Why does SHUG bring puppies over from Spain and the Middle East for adoption to homes in North America? We present to you . . . Exhibit A. In all seriousness, though, there are some very practical reasons – on both ends of the Atlantic – for why SHUG is willing, and even eager, to bring over puppies.
Puppy Primer #1: Did you know that galgo puppies can travel in pairs? That's right! You can bring two to a crate, so we get twice as many dogs into loving U.S. homes on a single ticket. Bringing dogs over is a slow process. You can only “attach” two crates per ticket – so only two adult dogs at a time. But if one crate has puppies, well, we’ve gotten one more dog headed for a special forever home. SHUG offers its adopters a flat adoption fee that is half what some groups charge to adopt Galgos. One of the ways we do that is by keeping our per dog cost low through the judicious application of puppy power.
Puppy Primer #2: Shelters have a difficult time dealing with puppies. Not only do they have special nutrition needs, they must be separated from the main groups of dogs for fear they’ll get trampled on or played with too roughly. And since puppies come in groups, they have a tendency to descend en mass on already over-burdened shelters.
Puppy Primer #3: People like puppies! Some families are purposefully looking for a puppy. And as many people have found out, Sighthound puppies--especially Greyhound puppies--are almost impossible to get through rescue. Galgo and Saluki puppies can fill that need for families with puppy fever.
Puppy Primer #4: Most of the time, puppies are rescued from the countryside or the desert, where the mothers are doing the best job they can under very trying circumstances to take care of their pups. What this means, for the puppies at least, is that they have been spared the active abuse their mother might have been subjected to her in her life. Yes, they might be dirty and full of fleas upon arrival, but underneath all of that they're almost lethally cute and basically come with no baggage. While we all may be moved by the plight of these persecuted breeds, not everyone is ready to take in a dog whose scars may be more than skin deep. [Note from Michael Owens, SHUG Director: In the interest of full disclosure, I'll take a senior with some scars over a puppy every day of the week, but I do get "the puppy thing."]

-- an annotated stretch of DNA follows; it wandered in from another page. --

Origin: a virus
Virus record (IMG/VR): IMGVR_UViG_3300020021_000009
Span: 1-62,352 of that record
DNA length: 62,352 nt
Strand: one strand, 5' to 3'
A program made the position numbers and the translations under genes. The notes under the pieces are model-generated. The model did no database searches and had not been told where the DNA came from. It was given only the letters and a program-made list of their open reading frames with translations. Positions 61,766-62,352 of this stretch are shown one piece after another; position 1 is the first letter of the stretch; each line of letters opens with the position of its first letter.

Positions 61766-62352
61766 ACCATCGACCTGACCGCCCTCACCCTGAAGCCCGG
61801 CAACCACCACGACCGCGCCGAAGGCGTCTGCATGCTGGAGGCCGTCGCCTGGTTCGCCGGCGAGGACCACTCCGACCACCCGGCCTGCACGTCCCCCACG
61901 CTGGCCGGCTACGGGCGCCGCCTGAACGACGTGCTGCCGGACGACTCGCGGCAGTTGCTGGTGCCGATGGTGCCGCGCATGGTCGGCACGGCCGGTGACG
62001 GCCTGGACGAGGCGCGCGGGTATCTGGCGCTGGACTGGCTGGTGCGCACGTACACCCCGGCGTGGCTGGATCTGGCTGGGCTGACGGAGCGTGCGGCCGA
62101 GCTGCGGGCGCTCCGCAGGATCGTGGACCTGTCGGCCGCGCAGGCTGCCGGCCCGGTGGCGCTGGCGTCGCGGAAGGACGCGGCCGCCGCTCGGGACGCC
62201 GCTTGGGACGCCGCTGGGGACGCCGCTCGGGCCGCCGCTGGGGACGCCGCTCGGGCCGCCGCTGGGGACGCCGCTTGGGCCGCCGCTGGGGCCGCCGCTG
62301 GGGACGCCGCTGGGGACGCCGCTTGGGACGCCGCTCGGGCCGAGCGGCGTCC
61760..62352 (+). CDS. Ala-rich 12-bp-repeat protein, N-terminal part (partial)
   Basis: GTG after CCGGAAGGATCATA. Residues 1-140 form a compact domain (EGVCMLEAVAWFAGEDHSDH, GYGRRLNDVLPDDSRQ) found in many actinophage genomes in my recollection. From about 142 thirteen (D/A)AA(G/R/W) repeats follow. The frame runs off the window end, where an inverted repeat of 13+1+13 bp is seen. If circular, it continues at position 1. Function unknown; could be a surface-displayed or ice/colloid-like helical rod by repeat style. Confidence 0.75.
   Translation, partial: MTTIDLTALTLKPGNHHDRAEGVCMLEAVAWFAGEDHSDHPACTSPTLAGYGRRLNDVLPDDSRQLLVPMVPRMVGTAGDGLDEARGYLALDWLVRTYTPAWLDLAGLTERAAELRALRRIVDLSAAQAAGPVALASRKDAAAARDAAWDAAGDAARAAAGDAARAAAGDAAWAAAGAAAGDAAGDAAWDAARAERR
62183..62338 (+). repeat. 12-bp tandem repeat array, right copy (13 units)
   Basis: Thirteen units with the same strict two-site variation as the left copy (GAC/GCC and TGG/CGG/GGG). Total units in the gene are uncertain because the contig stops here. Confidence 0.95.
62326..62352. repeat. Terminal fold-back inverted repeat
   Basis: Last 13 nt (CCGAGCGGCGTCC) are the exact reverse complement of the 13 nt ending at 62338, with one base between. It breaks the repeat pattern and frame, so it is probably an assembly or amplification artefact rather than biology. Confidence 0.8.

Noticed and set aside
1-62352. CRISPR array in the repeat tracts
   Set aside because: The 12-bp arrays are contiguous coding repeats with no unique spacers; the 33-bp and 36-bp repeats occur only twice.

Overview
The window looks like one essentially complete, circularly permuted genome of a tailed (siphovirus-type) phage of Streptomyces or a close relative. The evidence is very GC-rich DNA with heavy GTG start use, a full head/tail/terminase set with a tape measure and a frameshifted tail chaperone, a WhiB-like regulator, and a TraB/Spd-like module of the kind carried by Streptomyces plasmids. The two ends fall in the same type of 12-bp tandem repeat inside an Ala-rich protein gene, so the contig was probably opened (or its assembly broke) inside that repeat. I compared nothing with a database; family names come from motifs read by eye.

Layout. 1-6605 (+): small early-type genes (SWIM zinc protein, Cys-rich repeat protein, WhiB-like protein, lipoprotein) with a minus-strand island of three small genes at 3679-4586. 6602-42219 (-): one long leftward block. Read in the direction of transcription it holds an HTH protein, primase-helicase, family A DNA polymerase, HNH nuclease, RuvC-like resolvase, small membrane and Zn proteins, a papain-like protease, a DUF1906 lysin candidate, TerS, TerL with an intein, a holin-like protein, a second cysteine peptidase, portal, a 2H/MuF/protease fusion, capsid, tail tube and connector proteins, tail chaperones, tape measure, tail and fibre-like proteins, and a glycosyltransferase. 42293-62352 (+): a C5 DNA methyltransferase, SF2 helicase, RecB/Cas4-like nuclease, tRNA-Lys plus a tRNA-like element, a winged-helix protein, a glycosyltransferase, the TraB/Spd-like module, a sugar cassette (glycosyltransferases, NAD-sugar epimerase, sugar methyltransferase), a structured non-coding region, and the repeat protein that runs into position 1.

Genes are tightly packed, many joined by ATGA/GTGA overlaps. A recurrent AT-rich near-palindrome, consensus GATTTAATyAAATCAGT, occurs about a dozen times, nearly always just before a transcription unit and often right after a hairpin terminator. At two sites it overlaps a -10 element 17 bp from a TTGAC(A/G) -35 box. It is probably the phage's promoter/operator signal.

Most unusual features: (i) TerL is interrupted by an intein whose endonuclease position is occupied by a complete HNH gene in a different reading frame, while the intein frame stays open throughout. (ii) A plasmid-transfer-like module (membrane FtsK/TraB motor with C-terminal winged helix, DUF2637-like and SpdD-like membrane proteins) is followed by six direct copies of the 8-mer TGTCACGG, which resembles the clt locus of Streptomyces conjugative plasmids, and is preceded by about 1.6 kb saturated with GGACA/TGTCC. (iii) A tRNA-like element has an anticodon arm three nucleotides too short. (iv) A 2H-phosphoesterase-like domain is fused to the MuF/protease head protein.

Which brings us to our questions. SHUG has an opportunity over the next few months to bring over quite a few puppies. We assure you – they will be extremely cute. We also assure you they are going to be full of puppy teeth, puppy energy and a puppy’s disregard for proper toilet etiquette. We want to gauge interest before we push the “yes” button. Are you interested and willing to be a puppy foster family? Are you particularly interested in adopting a
sighthound puppy? If yes, let us know. You can submit a comment here or send us an email at firstname.lastname@example.org. If you want, you can even send in an application.
On the fence? Here is Exhibit B, just for good measure.
Photos courtesy of Galgos del Sol and Rescue Salukis of the Middle East